It seems that every year the cold weather becomes a minor source of anxiety for me…nothing specific really, just the usual problems dealing with the cold and the difficulties it creates. Because I raise chickens year round, I have to take extra care during the winter months to ensure their survival, and a mostly uninterrupted supply of eggs. Raising chickens in the winter can be a challenge. Here are some tips that can help you keep your flock vibrant and healthy despite the cold, inclement weather.
Winter Tip #1:
Raising chickens in the winter requires the proper housing for your flock. The coop, or wherever you keep your chickens, must be ventilated, draft free and insulated if possible. My coop has ventilation on three sides that I can adjust depending on the time of year. During the cold months I close the north facing vent and keep the remaining ones open just far enough to keep a constant exchange of air flowing. This reduces excess moisture inside the coop created from breathing and waste. Chickens tolerate cold weather very well, but cold and wet…not so well. If possible, insulate the coop. Insulation works to retain heat and reduce moisture condensation. Remove wet bedding often…it can cause moisture related problems in the best of conditions. If possible, cover part of the run or an area near the coop where your chickens can take shelter from the elements.
Winter Tip #2:
“To heat the coop or not to heat the coop? That is the question!” Chickens are hearty animals and they tolerate cold weather incredibly well. While heating the coop is not mandatory there may be times when you should consider the option. If your flock is small they may not generate enough body heat to keep warm even if they huddle together. Consider heating the coop if temperatures remain well below the freezing point for extended periods of time. Are the eggs you collect frozen? A small heat source under the nesting boxes will serve to keep them from freezing and provide warmth in the coop. A south facing window doesn’t hurt either…this provides plenty of radiant heat during the day.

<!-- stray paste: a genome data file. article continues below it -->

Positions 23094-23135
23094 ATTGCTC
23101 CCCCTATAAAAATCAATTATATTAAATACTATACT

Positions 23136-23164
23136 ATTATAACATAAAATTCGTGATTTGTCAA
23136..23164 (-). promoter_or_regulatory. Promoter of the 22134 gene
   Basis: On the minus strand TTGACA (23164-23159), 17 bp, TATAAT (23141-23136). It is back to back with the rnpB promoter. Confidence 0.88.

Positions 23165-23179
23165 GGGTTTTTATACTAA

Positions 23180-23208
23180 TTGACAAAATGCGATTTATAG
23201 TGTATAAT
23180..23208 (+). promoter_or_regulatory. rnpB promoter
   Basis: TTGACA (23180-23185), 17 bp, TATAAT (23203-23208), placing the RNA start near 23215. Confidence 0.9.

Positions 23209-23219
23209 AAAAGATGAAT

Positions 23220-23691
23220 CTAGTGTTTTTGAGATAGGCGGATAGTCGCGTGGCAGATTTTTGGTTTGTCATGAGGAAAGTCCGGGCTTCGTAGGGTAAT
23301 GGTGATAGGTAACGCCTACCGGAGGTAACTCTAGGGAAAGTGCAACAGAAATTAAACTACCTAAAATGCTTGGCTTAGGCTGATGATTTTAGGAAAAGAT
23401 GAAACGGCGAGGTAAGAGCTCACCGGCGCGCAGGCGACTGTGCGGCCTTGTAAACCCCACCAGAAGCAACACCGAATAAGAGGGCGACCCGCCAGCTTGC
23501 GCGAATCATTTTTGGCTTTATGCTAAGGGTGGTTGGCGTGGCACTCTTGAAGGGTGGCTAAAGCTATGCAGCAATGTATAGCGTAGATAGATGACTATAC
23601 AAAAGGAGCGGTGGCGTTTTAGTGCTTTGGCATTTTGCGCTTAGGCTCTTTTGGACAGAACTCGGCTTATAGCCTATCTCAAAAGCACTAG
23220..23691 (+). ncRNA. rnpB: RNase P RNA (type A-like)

Winter Tip #3:
Feed and water. Refresh frozen waterers often to ensure an uninterrupted supply or keep your water from freezing by providing a heated fount. There are numerous types of heated waterers available that only turn on when the temperature drops below freezing…32°F (0°C). Maintaining a fresh water supply should be a priority no matter the time of year. A little extra feed now and then is a good idea when the cold sets in. Chickens eat more during the winter months to maintain their metabolism and feed is the fuel that generates internal body heat. I give my chickens a complete feed in the morning and cracked grains (scratch) in the evening before they retire to the coop. This way they have a full crop that keeps their digestive systems working and generating heat all night long.
Winter Tip #4:
Protecting Combs and Wattles. Chickens generally enjoy being outside in most weather conditions, even when it’s cold. Winter weather does present a problem unique to chickens…that is freezing or frostbitten combs and wattles. Identifying frostbitten areas is relatively easy…they usually appear as black or very dark spots at the tips of the combs and wattles. The spots (the damaged areas) eventually fall off as the combs and wattles heal. The best way that I know of to prevent frostbite is to coat the combs and wattles in petroleum jelly. This helps keep them from drying out and may reduce frostbite.
Winter Tip #5:
Eggs. Egg production slows considerably during the winter months in part as a result of the reduced amount of sunlight that hits the earth. Adding 2 to 3 hours of artificial light inside the coop each day will stimulate the hens to increase egg production. A lamp with a protected cover will do the trick. But don’t over do it…too much light can result in cranky chickens. Be sure to remove the eggs daily so they don’t freeze.
Follow these tips and you’ll have no trouble raising chickens in the winter months.
Martin Ashway raises chickens in his backyard just outside of Chicago, Illinois.